Additional examples with different papers. I used list pad paper from the bargain bin for these stars. This kind of paper is thinner making it easier to fold. Hint: Do not hesitate to fold because of materials. Try any paper you may have.Look closely above and you will notice that these two stars are opposite. The second star was interlocked clockwise. Hint: Before you are ready to assemble your star try it both ways to see which is more attractive. Last the stars are turned over and you see the back side. As can be noted the back is as artful as the front.Here are the two medallions in Lesson One made into 4.24 X 5.5 inch note cards. You can see that all is needed is background paper to mix and match and a greeting card is ready for sending. Add a note in your own handwriting.
Additional examples with different papers. I used list pad paper from the bargain bin for these stars. This kind of paper is thinner making it easier to fold. Hint: Do not hesitate to fold because of materials. Try any paper you may have.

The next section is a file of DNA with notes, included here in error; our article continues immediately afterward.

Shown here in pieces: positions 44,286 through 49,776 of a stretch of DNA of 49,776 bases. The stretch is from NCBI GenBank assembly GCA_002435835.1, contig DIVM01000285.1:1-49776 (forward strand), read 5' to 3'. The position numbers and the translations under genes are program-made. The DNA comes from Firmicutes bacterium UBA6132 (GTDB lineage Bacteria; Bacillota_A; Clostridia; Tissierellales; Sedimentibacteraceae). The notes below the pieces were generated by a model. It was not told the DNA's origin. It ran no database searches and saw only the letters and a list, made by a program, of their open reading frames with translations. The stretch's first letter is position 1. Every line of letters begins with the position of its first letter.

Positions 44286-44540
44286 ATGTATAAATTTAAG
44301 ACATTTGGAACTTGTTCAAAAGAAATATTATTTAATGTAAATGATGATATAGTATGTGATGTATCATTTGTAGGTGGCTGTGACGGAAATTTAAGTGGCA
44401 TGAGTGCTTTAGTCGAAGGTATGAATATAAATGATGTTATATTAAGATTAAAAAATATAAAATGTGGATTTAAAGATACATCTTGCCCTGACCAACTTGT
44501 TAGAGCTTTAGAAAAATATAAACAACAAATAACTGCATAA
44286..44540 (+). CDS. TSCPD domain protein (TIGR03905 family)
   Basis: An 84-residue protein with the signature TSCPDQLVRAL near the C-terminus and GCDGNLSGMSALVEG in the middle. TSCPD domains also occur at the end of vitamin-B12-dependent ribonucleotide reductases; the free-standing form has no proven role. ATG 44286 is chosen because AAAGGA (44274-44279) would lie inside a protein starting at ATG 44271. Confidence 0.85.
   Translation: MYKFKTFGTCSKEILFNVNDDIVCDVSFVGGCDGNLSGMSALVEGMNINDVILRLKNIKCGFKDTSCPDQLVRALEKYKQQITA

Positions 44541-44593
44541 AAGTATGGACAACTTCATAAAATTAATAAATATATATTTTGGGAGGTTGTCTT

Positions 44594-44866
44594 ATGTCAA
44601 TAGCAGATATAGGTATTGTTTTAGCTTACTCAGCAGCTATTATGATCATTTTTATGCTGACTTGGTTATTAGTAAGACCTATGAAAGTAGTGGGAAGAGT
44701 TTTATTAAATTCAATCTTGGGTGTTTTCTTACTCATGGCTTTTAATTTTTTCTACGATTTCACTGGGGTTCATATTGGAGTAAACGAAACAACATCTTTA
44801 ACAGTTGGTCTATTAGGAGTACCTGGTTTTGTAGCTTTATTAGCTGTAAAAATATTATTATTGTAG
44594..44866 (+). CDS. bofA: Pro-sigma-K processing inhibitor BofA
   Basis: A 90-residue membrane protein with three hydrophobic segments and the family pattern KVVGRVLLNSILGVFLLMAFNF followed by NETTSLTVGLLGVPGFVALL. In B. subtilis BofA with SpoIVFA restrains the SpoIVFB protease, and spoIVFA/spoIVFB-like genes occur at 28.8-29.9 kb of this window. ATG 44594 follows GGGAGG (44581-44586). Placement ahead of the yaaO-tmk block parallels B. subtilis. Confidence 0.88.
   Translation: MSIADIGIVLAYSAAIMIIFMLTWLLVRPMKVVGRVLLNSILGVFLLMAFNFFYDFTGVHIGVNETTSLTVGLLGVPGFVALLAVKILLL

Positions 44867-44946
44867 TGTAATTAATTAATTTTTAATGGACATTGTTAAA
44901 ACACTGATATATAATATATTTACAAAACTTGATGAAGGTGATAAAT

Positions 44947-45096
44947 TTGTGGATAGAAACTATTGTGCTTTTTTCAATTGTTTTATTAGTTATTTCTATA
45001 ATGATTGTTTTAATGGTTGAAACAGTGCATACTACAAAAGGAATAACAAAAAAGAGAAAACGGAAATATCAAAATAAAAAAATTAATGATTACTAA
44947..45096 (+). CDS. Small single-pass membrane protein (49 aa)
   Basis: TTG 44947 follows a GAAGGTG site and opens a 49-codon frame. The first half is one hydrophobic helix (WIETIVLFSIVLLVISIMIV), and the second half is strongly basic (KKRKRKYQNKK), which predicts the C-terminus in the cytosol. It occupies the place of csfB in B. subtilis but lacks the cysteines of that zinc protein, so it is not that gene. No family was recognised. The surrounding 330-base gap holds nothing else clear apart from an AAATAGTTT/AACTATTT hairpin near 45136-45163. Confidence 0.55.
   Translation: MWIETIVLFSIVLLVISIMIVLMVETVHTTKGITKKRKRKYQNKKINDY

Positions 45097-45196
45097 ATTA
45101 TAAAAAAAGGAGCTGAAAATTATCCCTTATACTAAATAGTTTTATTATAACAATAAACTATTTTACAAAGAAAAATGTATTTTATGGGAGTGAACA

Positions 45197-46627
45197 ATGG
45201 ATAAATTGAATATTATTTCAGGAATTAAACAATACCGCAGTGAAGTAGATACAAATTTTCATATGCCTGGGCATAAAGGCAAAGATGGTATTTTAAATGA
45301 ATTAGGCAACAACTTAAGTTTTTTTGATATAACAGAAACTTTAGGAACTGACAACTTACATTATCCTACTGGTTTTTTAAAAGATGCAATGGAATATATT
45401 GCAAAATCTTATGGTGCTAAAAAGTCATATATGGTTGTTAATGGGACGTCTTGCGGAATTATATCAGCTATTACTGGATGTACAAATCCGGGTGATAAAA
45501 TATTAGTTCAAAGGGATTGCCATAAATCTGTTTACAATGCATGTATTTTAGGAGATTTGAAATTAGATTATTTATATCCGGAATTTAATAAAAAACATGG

Additional examples with different papers. I used list pad paper from the bargain bin for these stars. This kind of paper is thinner making it easier to fold. Hint: Do not hesitate to fold because of materials. Try any paper you may have.
Look closely above and you will notice that these two stars are opposite. The second star was interlocked clockwise. Hint: Before you are ready to assemble your star try it both ways to see which is more attractive.
Look closely above and you will notice that these two stars are opposite. The second star was interlocked clockwise. Hint: Before you are ready to assemble your star try it both ways to see which is more attractive.
Last the stars are turned over and you see the back side. As can be noted the back is as artful as the front.
Last the stars are turned over and you see the back side. As can be noted the back is as artful as the front.
Here are the two medallions in Lesson One made into 4.24 X 5.5 inch note cards. You can see that all is needed is background paper to mix and match and a greeting card is ready for sending. Add a note in your own handwriting.
Here are the two medallions in Lesson One made into 4.24 X 5.5 inch note cards. You can see that all is needed is background paper to mix and match and a greeting card is ready for sending. Add a note in your own handwriting.
medallion
medallion

Why Is It Called Tea Bag Folding?

Tea Bag Folding may have been around for a few decades by the responses I have heard at craft fairs. Nonetheless, it is thanks to an artist in Holland that it has worldwide recognition.